Rome wasn't built in a day, nor were the dazzling special effects in Ridley Scott's Gladiator, one of the films up for Academy Award honors for Best Visual Effects.
Scott recreated the drama and pageantry of ancient Rome and games at the Colosseum with computer generated imagery, or CGI, that was not available for the sword-and-sandal epics of the 1950s and '60s.
Gladiator's special effects artists worked hand in hand with the production designer and cinematographer to create epic visions of Roman architecture and German battlefields, and even populating them with thousands of digitally created or manipulated extras.
More than just eye candy, the seamless combination of CGI and a moving camera helps place the viewer right in the middle of the bloody action. "Where we pushed the limit [was by] applying modern camera work to an ancient event," said visual effects supervisor John Nelson. "Most FX people in the past would look at a 28-second Steadicam move around gladiators as a visual effect and say, 'What, are you crazy?'"
A stunning example of the marriage of principal photography and computer graphics is the entrance of gladiator Maximus Meridius into the Colosseum for the first time. "It was always our concept to treat the Colosseum like it was the Super Bowl," Nelson, said, "in that you're going out on the field with the players and you have 40,000 people screaming for your head — it must have been intimidating!
"Ridley is such a dynamic cinematic director [who believes] if a shot is more dynamic by making it move, then by all means it should be moving even if it's a visual effects shot," Nelson said. "For that shot, at first Ridley wanted to come out and look up into the valerium [the sun shades erected like a roof on the top of the arena]. And I posed the question to him: 'What would you do if we were really back in the arena and it wasn't just an effects shot that we had to make up?' And he said, 'Well, if that were the case then I would do a full Steadicam move all around the actors.' And I said, 'Why don't we do it?'"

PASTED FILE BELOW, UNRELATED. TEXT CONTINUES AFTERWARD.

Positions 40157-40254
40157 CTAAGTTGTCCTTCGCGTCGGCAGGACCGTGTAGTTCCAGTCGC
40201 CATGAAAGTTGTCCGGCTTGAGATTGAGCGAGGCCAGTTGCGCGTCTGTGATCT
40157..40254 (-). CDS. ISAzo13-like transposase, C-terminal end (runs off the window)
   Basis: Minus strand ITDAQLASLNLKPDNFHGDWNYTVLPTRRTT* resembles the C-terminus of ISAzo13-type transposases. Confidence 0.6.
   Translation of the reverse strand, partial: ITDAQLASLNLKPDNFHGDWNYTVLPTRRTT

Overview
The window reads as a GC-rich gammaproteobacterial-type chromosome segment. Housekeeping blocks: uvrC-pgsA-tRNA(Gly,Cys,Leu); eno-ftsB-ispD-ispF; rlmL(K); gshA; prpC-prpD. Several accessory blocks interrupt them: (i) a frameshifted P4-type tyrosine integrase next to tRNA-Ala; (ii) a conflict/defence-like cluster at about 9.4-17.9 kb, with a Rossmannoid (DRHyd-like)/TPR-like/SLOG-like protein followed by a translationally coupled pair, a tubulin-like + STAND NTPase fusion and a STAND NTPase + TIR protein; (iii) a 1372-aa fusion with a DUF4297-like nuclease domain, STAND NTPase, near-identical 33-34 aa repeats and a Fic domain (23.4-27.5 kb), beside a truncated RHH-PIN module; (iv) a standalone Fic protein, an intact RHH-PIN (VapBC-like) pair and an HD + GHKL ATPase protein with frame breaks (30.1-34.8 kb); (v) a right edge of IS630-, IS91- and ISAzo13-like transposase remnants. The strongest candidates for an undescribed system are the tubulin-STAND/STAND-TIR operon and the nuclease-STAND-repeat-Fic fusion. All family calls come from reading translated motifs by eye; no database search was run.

The 28-second, 540-degree shot begins behind the actors running onto the arena floor, then circles around them as they gaze up at the stands, revealing seats, arches, and thousands of spectators. "I like the idea because its really puts the audience in it — plus as far as showing the Colosseum we will have laid it all out in the first shot. Sort of swinging for the fences."
The set of the Colosseum, built near the sea in Malta, only rose about one story, and didn't even make a complete oval. For shooting closeups of gladiatorial combat or of the crowd giving a "thumbs up" or "thumbs down," that was sufficient. But for a wide-angle shot that would reveal the upper reaches of the Colosseum, a virtual set was required.
To build a 3-D Colosseum in the computer, Nelson and his crew used the blueprints of production designer Arthur Max, who constructed the partial life-size set. "We then photographed the textures and the actual patina and stucco used on the Colosseum itself. Basically we projected those textures onto our digital Colosseum — we glued them in place," Nelson said.
"Not only did we extend up the two floors that were missing [from the practical set], we built the back end of the Colosseum that didn't exist, we built the roof, we put people on the roof, and built the outside as well."